Vodacom CEO Shameel Joosub told a forum at GIBS recently that the nature of the mobile telecoms industry is due to fundamentally change as exponential data growth drives revenue.
"We need to prepare for the data revolution," Joosub said. By 2020, every person in South Africa is expected to have four connected devices, "We have to prepare our networks and put in a lot of fibre optic transmission cable."
In July, Vodacom's acquisition of fixed line telecommunications provider Neotel was approved by the Competition Commission, and is now awaiting endorsement by the Competition Tribunal. "With fixed line penetration of only 7%, South Africa is overly dependent on mobile. Neotel provides us with the opportunity to play in that space as they have the expertise. Vodacom is fundamentally a mobile company," Joosub explained.
He said the growth in data is an opportunity for the telecommunications industry like none it has ever experienced before, with data accounting for 34% of Vodacom's current revenue: "We are seeing exponential growth in data. The demand is there, we just have to provide the capacity."
However, while data is fundamental to growth, it requires significant infrastructure expenditure. "Neotel has done very well with its hands tied behind its back as a small company: Data is a capital-intensive business and they haven't been able to reach their full potential," he said.
The move to data services has brought with it a new wave of market consolidation, Joosub explained: "You are starting to see the break up of assets across the industry." He said Vodacom's strong balance sheet had allowed it to capitalise properly on its business.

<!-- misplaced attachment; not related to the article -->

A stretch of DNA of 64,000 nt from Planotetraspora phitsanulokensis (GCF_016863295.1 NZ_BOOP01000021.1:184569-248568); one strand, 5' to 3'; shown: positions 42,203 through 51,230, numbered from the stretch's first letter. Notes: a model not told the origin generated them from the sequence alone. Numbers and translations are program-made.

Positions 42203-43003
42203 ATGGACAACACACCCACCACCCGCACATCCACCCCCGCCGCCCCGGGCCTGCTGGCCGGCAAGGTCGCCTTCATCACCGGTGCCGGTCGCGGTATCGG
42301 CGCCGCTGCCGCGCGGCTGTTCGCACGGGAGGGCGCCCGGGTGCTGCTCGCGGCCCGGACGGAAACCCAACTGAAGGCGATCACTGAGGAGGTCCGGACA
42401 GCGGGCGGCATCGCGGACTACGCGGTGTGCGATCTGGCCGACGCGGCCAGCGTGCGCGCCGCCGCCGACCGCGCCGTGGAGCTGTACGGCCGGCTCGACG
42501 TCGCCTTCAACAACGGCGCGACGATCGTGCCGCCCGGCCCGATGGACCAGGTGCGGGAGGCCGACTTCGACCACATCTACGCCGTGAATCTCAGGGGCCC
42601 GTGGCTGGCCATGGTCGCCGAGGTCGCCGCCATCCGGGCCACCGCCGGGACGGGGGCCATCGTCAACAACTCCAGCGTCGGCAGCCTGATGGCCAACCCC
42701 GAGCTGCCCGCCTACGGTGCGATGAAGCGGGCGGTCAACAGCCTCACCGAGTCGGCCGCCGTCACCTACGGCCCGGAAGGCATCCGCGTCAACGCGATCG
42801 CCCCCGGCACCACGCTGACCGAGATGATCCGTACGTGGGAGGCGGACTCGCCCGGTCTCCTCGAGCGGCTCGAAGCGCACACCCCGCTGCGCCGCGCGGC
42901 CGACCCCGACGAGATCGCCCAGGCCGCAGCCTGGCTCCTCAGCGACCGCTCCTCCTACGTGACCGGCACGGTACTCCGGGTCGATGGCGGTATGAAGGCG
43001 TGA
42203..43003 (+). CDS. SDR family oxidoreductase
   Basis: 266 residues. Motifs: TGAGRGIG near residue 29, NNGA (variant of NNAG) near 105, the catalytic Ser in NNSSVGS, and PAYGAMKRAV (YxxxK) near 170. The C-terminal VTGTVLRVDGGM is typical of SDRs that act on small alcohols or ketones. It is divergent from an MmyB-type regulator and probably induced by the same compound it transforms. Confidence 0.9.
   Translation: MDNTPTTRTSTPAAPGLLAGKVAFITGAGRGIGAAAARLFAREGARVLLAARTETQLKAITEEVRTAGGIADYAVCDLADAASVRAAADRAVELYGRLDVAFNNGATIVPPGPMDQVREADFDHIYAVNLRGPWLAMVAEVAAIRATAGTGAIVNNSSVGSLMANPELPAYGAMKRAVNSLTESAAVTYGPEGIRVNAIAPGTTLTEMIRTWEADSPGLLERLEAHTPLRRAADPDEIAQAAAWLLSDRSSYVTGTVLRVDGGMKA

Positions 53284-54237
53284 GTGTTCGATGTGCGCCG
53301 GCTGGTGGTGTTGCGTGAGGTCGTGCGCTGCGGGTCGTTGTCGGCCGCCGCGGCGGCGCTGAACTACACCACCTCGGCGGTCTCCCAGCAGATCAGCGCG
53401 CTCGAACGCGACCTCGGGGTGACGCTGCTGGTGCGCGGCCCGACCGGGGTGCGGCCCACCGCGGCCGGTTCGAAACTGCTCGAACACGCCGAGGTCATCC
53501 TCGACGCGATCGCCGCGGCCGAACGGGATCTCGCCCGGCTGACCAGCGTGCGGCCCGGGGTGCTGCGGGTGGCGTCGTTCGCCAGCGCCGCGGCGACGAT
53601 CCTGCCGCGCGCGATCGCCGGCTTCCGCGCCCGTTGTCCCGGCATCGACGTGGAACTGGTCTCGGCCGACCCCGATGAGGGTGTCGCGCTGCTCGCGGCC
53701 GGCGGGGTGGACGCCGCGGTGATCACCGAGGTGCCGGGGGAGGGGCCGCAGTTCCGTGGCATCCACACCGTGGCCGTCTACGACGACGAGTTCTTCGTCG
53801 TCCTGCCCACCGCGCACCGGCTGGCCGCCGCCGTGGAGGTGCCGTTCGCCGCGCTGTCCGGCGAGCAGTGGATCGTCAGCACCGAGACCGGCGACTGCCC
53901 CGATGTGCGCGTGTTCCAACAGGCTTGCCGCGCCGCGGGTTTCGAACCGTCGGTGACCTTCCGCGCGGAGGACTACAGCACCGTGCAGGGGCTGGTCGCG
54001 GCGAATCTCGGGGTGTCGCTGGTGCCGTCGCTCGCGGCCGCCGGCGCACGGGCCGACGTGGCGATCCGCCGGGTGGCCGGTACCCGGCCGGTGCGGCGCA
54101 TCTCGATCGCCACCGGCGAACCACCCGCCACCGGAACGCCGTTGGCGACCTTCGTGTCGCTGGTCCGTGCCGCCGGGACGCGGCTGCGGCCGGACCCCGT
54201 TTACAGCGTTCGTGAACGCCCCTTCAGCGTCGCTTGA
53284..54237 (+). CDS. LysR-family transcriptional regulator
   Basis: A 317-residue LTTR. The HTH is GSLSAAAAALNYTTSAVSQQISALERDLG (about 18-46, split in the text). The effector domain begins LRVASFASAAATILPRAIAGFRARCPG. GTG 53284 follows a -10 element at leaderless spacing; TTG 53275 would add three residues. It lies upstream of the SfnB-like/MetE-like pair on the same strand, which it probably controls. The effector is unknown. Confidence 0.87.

Joosub said beyond this, the future of the industry lies in content, such as video, television on mobile devises and music streaming services such as Deezer.
Voice vs Data and the impact on business model
Social media applications such as Facebook and WhatsApp are a double-edged sword, Joosub said. While they help to accelerate data growth, the network isn't always able to cope with the rapid increase in consumption.
Applications such as WhatsApp Voice also complicate the industry's business model. The service uses data to make calls, which are charged at a lower rate than that earned on traditional voice calls. " The implication of these developments for our business model means that data growth has to offset declining voice growth, and our voice offerings have to be appropriately priced."
Opportunities for growth across the Africa abound, Joosub said. Vodacom provides connectivity to large corporations across the continent through Vodacom Business Africa, which is growing at 15% growth per annum.
In terms of mobile voice operations, the most untapped lucrative market on the African continent is Ethiopia Joosub said.
South African economy and the over indebted consumer
South Africa's difficult economic circumstances mean many consumers are over indebted. "Consumers are under pressure and they have to be managed with the correct products and services in order to make it possible for people to consume in bite-sized chunks, through data bundles," Joosub said.
Vodacom has moved to fundamentally simplify its bundles to make them more consumer friendly. Joosub explained: "When the consumer is under pressure our ability to charge a premium is limited. We have transformed our pricing with the long term goal of holding onto spend and reducing customer churn."
ICT industry's relationship with government
"Our relationship with government is not working," Joosub said. The telecommunications industry needed business and government to pull together: "Government has ambitious connectivity targets but we are lacking the discussions around the clear annual targets that will get us to those eventual goals," he continued.
"If we hold back telecoms, we hold back economic growth. It is an enabler, like power. We have a very strong document in the National Development Plan, but we have spent too much time debating it and not enough implementing."